Author Topic: capacitor across battery..  (Read 867 times)

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Offline extreme.alyTopic starter

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capacitor across battery..
« on: February 14, 2013, 07:34:07 AM »
I'm making a robot that will have two 12v batteries... One of the two will be stepped down to 5v (using 7805) to power up the ICs (microcontroller, sensors, leds, etc) and the other 12V will be used to power up the motors...

I need to put a capacitor across each battery to have a smooth supply... Please suggest which capacitor should I use? And please also tell the reason for using that particular rated capacitor...

Thank you :)

Offline newInRobotics

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Re: capacitor across battery..
« Reply #1 on: February 14, 2013, 08:03:14 AM »
If You are going to use 2 separate batteries to power motors and electronics, I see no need for filtering caps, as high current draw by motors won't affect control circuitry. If somehow Your electronics get affected by noise from motors, You can put 3 caps across motor terminals and casing.

Also, to the best of my knowledge, filter caps are put as close as possible to electronic device one wants to protect and not across battery terminals.

Here's a very simplistic article --> Reducing Motor Noise
« Last Edit: February 14, 2013, 02:25:33 PM by newInRobotics »
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Offline jlizotte

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Re: capacitor across battery..
« Reply #2 on: February 14, 2013, 09:15:55 AM »
Thanks for the link, New...a useful starting point for me on this particular topic.

Offline jwatte

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Re: capacitor across battery..
« Reply #3 on: February 14, 2013, 02:15:16 PM »
You can probably use the same 12V supply for driving your electronics. Just put a nice, big capacitor across the input to the regulator, close to the regulator. Something between 100 and 1000 microfarad would be good, and rated at at least 25 volts.
Also, you'll probably want to use a step-down DC/DC converter rather than a linear regulator like the 7805, to save some battery juice. Else you'll be burning off more power in the regulator than your electronics actually consume!

Offline extreme.alyTopic starter

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Re: capacitor across battery..
« Reply #4 on: February 15, 2013, 05:44:27 PM »
You can probably use the same 12V supply for driving your electronics. Just put a nice, big capacitor across the input to the regulator, close to the regulator. Something between 100 and 1000 microfarad would be good, and rated at at least 25 volts.
Also, you'll probably want to use a step-down DC/DC converter rather than a linear regulator like the 7805, to save some battery juice. Else you'll be burning off more power in the regulator than your electronics actually consume!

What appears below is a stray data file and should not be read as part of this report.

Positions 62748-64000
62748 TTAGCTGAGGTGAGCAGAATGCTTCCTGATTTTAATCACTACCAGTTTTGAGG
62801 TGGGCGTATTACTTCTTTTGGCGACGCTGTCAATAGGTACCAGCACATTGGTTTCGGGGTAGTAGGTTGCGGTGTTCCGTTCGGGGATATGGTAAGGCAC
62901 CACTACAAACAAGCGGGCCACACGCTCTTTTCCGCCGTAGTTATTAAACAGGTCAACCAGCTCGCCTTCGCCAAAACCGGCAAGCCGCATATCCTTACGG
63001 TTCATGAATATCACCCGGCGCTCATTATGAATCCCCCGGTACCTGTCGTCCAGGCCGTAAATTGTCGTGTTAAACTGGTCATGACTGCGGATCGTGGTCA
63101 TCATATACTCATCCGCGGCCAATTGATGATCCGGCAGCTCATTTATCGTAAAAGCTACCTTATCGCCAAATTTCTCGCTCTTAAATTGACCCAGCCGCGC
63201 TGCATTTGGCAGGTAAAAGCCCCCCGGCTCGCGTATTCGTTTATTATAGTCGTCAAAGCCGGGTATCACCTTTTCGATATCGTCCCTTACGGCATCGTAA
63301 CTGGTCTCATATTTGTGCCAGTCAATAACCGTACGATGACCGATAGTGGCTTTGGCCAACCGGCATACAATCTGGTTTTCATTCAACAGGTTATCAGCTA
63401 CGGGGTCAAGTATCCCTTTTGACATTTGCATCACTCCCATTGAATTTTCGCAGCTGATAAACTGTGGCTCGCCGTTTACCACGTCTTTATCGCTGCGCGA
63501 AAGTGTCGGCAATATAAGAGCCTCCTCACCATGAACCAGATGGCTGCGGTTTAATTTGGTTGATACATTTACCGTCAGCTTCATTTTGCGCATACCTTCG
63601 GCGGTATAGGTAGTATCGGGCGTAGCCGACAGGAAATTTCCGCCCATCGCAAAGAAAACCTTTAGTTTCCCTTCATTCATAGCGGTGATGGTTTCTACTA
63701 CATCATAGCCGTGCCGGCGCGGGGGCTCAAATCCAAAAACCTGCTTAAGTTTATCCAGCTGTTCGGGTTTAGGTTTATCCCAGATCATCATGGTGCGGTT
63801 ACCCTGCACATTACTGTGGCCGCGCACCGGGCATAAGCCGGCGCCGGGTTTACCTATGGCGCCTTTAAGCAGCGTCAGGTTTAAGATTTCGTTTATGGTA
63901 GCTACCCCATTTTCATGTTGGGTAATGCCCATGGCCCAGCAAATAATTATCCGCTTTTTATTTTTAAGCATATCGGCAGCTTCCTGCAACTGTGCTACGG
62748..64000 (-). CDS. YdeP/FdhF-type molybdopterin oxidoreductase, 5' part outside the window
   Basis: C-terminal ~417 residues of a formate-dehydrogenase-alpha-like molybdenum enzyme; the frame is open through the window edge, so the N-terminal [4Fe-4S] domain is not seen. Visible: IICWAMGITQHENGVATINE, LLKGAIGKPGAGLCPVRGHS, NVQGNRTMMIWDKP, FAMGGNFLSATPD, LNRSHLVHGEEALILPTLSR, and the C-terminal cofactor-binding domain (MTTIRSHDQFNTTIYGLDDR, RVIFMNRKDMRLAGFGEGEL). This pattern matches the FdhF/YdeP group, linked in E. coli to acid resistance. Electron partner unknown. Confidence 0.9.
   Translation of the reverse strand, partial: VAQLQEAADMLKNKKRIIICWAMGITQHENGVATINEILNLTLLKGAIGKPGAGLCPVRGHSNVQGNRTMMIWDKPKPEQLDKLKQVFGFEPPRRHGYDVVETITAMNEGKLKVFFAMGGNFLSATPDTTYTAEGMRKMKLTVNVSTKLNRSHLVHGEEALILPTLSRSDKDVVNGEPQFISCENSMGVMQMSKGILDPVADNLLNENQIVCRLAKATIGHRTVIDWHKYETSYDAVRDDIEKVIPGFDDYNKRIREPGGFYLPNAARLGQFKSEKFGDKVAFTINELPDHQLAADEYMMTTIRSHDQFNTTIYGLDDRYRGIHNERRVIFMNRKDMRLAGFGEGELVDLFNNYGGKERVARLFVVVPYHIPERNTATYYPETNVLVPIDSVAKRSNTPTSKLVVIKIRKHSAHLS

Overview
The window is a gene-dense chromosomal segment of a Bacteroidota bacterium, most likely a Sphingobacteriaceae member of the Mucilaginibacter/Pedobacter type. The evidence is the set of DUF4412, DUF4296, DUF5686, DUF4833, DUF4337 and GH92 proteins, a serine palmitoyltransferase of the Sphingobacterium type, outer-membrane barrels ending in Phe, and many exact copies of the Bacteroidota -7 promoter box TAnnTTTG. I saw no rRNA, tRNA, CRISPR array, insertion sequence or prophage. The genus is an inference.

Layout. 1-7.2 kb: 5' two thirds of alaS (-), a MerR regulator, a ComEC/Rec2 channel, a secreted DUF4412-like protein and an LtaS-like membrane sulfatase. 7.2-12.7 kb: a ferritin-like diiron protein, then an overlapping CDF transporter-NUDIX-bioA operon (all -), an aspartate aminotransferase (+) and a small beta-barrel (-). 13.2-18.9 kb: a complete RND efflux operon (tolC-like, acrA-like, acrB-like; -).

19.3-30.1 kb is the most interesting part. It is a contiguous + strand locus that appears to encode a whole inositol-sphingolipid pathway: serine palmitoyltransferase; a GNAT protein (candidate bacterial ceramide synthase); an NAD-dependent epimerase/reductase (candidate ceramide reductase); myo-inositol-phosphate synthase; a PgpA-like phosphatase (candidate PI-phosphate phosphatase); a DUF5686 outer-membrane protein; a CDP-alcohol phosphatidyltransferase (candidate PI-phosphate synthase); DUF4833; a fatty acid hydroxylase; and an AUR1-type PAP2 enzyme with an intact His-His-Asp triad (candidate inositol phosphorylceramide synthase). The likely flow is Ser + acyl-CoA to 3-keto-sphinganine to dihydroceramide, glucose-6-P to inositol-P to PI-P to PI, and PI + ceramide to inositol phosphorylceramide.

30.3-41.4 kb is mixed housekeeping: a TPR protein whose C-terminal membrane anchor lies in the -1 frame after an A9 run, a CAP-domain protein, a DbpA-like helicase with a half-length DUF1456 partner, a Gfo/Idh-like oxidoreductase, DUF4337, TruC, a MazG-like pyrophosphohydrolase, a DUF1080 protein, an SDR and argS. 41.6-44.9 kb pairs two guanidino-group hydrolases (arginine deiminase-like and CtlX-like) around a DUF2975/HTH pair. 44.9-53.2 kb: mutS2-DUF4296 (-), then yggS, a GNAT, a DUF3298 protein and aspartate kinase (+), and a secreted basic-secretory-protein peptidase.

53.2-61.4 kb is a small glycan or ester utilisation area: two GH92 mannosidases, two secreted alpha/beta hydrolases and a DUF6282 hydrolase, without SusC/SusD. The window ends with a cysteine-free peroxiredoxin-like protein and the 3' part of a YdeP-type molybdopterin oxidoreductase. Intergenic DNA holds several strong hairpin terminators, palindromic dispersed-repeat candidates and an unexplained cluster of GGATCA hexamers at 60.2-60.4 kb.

can you give me a link for the dc/dc converter ure talking about? on internet, they say 7805 is also a dc/dc converter..

Offline newInRobotics

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Re: capacitor across battery..
« Reply #5 on: February 15, 2013, 05:50:57 PM »
can you give me a link for the dc/dc converter ure talking about? on internet, they say 7805 is also a dc/dc converter..
What he meant was a Switching Mode DC/DC Converter (a.k.a. switching step down DC converter) as opposed to linear DC regulator. Switcher is much more efficient as it does not (in theory) dissipate voltage difference as heat. Why not to use more reasonable voltage for microcontroller (say 6V)? Why go with 12V and then have voltage stepped down?
« Last Edit: February 17, 2013, 03:14:16 PM by newInRobotics »
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Offline jwatte

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Re: capacitor across battery..
« Reply #6 on: February 15, 2013, 09:17:21 PM »
In daily speech, I've typically heard "DC DC converter" used for switching converters, and "regulator" used for linear regulators, but I'm not sure if this is clearly ambiguous.

Anyway, there are plenty of high quality DC DC converters available. For example:

http://www.digikey.com/scripts/DkSearch/dksus.dll?WT.z_header=search_go&lang=en&keywords=811-2692-ND - 5V, 1.5A
http://www.pololu.com/catalog/product/2119 - fixed 5V, about 1A
http://www.pololu.com/catalog/product/2118 - adjustable, about 1A
http://www.pololu.com/catalog/product/2110 - adjustable, 3.5A

Offline Gertlex

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Re: capacitor across battery..
« Reply #7 on: February 16, 2013, 10:40:35 AM »
One more option (same as first one listed by JWatte, but different supplier ;) ):

http://www.mouser.com/ProductDetail/Murata-Power-Solutions/OKI-78SR-5-15-W36-C/?qs=sGAEpiMZZMtwaiKVUtQsNemMZL4TplJBqOl7845nWHA%3d

Capacitor advice given by others is better than I can give.
I

 


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